Was it Seattle's worst mistake?
By Jean Godden
The late architect Ibsen Nelsen once said that the Alaskan Way Viaduct was "the worst mistake Seattle ever made." Some would argue otherwise, but Nelsen likely was more right than he knew.
Seattle's "worst mistake," two miles of aging, double-decker cement roadway, will close down forever on Jan. 11, 2019. Soon after closure, crab-like claws will begin the work of tearing down the roadway, munching the old dingy concrete into reusable cement. Working long days, crews will obliterate the structure that, for the past 65 years has separated Seattle from its deep-water harbor.
The viaduct was built in the early 1950s for $8 million with 60,000 yards of cement and 8,000 tons of steel. Its supports were sunk in watery soil, vulnerable to liquefaction during earthquakes. Workmen who constructed the viaduct confirmed that some structures were as much as three degrees out of plumb, "but close enough for highway work."
Over the years, there have been dozens of fanciful plans for the viaduct: some to build it up or enhance it and others to tear it down. One of earliest proposals came in 1974 from Seattle Councilmember John Miller (later a U.S. Congressman) who advised demolition, partly because it was costing more each year to maintain.
In the mid 70's, architect Klaus Bodenmueller wanted to build atop the viaduct: view condominiums, retail shops and even an art museum. His elaborate plans circulated throughout the city. Skipping ahead to the 1980s, former Metro director Neil Petersen advocated replacing the viaduct with a toll tunnel.
Things grew more serious in the late 1990s when a group of architects, led by Seattle's Dennis Haskell, made a convincing case for tearing the viaduct down and working out ways to handle the traffic -- some 80,000 vehicles per day.
In 2000, the Wall Street Journal weighed in, devoting a quarter of a page to the pros and cons of tearing down the useful but possibly unsafe structure. Architect Haskell drew word pictures of what the waterfront minus the viaduct could become: "an impressive 9.2 acres of waterfront property for much-needed public space and unobstructed views."
Taking the opposite view was playwright Carl Sander who argued for rebuilding the viaduct, making it quieter, more attractive and safer. He argued: "The Alaskan Way Viaduct is one of the most beautiful introductions to any city in the world."
Months later in 2001, the Nisqually Earthquake struck. Although the Viaduct survived, it was damaged enough to raise doubt that it could withstand another stronger quake. And thus began multiple years of controversy.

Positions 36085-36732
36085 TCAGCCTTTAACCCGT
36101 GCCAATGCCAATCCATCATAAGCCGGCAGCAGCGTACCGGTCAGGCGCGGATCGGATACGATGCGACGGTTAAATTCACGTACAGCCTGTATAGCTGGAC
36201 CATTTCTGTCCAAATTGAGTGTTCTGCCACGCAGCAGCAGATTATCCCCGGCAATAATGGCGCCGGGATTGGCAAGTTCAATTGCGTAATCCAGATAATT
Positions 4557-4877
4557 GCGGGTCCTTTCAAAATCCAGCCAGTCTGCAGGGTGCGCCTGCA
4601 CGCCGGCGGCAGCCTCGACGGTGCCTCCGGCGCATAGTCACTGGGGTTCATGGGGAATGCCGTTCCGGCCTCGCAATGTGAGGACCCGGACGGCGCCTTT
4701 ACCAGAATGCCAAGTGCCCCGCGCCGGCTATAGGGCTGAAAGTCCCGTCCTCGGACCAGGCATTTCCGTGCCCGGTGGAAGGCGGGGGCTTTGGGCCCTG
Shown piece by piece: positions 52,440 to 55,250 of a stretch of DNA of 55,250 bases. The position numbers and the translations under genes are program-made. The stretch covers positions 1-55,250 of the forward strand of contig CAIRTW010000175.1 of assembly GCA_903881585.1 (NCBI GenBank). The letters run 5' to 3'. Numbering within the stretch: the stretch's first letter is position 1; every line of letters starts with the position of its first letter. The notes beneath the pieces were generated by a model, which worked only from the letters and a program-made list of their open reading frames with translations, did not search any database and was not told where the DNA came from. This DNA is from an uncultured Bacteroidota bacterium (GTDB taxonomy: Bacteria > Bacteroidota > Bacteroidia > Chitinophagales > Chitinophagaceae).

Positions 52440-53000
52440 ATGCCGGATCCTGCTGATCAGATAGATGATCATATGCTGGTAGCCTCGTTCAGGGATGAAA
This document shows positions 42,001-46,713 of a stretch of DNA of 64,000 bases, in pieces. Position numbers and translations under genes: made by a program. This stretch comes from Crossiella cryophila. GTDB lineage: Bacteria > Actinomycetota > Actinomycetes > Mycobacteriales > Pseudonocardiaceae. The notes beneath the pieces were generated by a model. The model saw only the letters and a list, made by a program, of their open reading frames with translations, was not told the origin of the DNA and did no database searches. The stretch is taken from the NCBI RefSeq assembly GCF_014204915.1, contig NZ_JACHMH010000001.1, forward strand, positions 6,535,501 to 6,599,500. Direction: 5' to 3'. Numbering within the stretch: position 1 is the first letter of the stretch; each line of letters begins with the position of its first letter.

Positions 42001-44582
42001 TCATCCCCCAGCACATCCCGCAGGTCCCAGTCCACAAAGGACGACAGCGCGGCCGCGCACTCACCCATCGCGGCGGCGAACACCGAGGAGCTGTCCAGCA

At public hearings, the City Council heard from those who said the viaduct should be saved and rebuilt. Others argued that a rebuild would cost $400 million and we'd still have an expensive pug-ugly, noise-polluting structure built in poor soil.
Speaker of the House Frank Chopp became convinced that the upper-level viaduct roadway could be repurposed into a high-level park like New York's Highline. His detailed plans showed a lower-level, two-way highway encased in glass and designed to pipe away vehicle fumes and noise.
In 2009, mayoral candidate Mike McGinn first campaigned to simply tear down the viaduct and add more buses. Days before the fall election, McGinn backtracked saying that he would not stand in the way of the state's plan to replace the viaduct with a tunnel, a proposal that had gained majority City Council support. Once elected, McGinn reneged and gathered signatures for an advisory ballot, hoping to fuel opposition to a tunnel. However, Seattle voters surprisingly favored the tunnel option.
It took then Gov. Christine Gregoire, Senate Majority Leader Ed Murray and a state gas tax to finally get the waterfront tunnel and viaduct teardown onto the drawing board. Bertha, the world's largest boring machine, began digging the tunnel in 2013 with an estimated 2015 completion date. That was before mishaps that included a stalled and damaged machine, digging a recovery pit, a Bertha rebuild and nagging soil problems. Digging finally resumed in December, 2015, and the toll tunnel is now set to go into service three weeks after viaduct removal.
The viaduct, Seattle's worst mistake, is about to go into the history books. Some residents will still remember it as the best view of the city -- albeit a view reserved for speeding cars. Others will cheer its final removal, the end of a stranglehold, as the city takes the next steps toward regaining a magnificent waterfront and the nine acres of parkland promised years ago.